Comics: Questioning the Sub-List

Michael Carter Michael Carter
August 13th, 2015

Born in Birmingham, raised in Detroit, born again in the Spirit & lives in Chicago. Post-Crisis nerd. Christ-Follower.

Comics: Questioning the Sub-List

Questioning the Sub-List is a segment in which I go through my comic subscriptions to decide what goes, what stays and what I anticipate purchasing based on the newest, monthly solicitations.

Justice League #3 by Keith Giffen (plot/breakdowns), J.M. DeMatteis (script), Kevin Maguire (pencils), Al Gordon (inks), Bob Lappan (letters) and Gene D'Angelo (colors)

Comics are expensive nowadays, right? Forever gone are the days when the cover price for some of our favorite comic books were 75¢.  I'm dating myself; but oh how I'd love to go back to those days as a kid-consumer of all things comics.

Batman: Year One — Batman #404-407 by Frank Miller and David Mazzucchelli w/ colors by Richmond Lewis and Letters by Todd Klein

The Pulp of Comic Books' Past

Romancing a 30 year old price-point aside, today's comic books are not that cheap any more and for good reason. The quality of the paper is a cut above the pulp of comic books' past. It's glossier, sturdier and holds colors and ink better than before. Even the ink itself, its transfer to paper, the binding and the digital processing all contribute to a far superior product. But you may know this already. Distribution of books to retailers greatly factor into prices also. Lastly, creators have to get paid what little many of them receive for their hard work. Though their due is unfortunately tied to sales at times and to how their publishing contracts are structured, it too plays a role in the cover prices. That said. I can't buy everything.

On New Comic Book Day, often I select certain books from the shelves and purchase them at cover price that I may find interesting or may have heard about. At other times I rummage through the discount bins for books I may have missed or wanted to read, but didn't buy when they were solicited. Trade-waiting is also popular among some comic book fans who wait for the trade paper-back editions of some of their favorite creators, comics and/or story arcs. However, it is subscriptions and pre-orders that publishers, creators, distributors and retailers really rely upon when one breaks down the cost of comics. This is another discussion for another time, but I can't state any more clearly how important it is to pre-order comics when you can.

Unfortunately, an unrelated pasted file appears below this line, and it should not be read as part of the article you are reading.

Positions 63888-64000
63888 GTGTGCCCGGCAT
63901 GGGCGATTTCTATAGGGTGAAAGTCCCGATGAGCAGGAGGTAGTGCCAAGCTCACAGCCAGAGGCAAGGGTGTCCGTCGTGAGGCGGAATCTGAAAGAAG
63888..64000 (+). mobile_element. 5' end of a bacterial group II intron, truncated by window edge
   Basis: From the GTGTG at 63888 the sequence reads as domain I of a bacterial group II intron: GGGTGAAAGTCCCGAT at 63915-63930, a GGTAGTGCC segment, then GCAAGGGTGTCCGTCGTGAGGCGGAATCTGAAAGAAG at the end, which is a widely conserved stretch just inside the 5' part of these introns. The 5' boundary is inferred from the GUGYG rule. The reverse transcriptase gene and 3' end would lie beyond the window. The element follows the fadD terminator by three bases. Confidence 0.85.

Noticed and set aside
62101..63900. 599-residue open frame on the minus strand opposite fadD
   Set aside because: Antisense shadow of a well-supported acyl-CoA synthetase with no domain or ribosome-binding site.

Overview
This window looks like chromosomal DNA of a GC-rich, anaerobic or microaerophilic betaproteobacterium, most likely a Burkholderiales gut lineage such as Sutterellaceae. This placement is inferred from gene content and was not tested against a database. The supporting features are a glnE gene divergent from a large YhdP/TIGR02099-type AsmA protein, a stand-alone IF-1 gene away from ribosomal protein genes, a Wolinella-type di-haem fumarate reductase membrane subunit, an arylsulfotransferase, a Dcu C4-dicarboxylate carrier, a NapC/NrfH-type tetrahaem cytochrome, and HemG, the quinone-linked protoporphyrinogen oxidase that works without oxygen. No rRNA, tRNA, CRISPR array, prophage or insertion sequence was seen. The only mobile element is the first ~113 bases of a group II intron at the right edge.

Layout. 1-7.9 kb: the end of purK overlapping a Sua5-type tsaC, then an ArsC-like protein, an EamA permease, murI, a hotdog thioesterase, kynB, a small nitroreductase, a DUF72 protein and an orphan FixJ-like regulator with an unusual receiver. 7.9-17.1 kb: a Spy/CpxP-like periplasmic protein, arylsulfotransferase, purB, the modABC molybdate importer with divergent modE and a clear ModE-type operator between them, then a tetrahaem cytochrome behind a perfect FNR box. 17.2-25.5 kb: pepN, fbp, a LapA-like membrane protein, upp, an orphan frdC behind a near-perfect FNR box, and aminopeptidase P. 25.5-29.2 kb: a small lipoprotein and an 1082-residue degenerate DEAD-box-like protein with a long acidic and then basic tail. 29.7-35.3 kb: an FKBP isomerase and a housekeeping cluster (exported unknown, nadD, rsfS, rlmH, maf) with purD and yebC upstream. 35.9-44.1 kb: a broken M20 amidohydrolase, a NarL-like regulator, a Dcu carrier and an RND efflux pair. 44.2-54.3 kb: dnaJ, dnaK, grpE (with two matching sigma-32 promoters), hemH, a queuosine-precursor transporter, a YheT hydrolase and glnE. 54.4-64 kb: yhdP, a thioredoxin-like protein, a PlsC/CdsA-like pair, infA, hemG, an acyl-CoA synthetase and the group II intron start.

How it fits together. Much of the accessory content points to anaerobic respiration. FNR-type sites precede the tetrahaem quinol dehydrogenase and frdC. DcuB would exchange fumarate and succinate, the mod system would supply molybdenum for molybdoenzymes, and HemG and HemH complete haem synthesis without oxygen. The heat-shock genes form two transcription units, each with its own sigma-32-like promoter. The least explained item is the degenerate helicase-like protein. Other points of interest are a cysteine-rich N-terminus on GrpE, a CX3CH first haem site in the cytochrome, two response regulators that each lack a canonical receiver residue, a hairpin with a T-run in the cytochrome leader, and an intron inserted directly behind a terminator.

Justice League United #11 by Jeff Parker (writer), Travel Foreman (artist), Jeromy Cox (colorist) and Steve Wands (letterer)

Can't Buy Everything, Can Pre-Order

A subscription guarantees the pre-order of the comics I enjoy without doing so monthly. So, what am I currently reading from my sub-list as I contemplate pre-ordering books? I recently added JLU to my subscriptions because I thoroughly enjoyed reading July's issue #11. On the heels of DC's two-month Convergence event where many books ended, many new books began and many creative teams got shuffled around to other books, JLU is the best of both worlds. Aquaman, Swamp Thing and Animal Man were all books that I enjoyed reading in the pre-Convergence New 52. Jeff Parker, who wrote Aquaman joins artist Travel Foreman who shared his talent on Animal Man. Add Mera, Animal Man and Swamp Thing to the mix and what a surprise hit. The art all around was beautiful thanks to the colors of Jeromy Cox. It was just a well-done book that got my attention in its first pages, though initially I was on the fence at the time of its solicitation. I have to buy issue #12 from the shelf in August, but I've pre-ordered issue #13 and beyond with a subscription.

My Subscriptions courtesy of G-Mart Comics in Chicago via their subscriptions and advance orders system on-line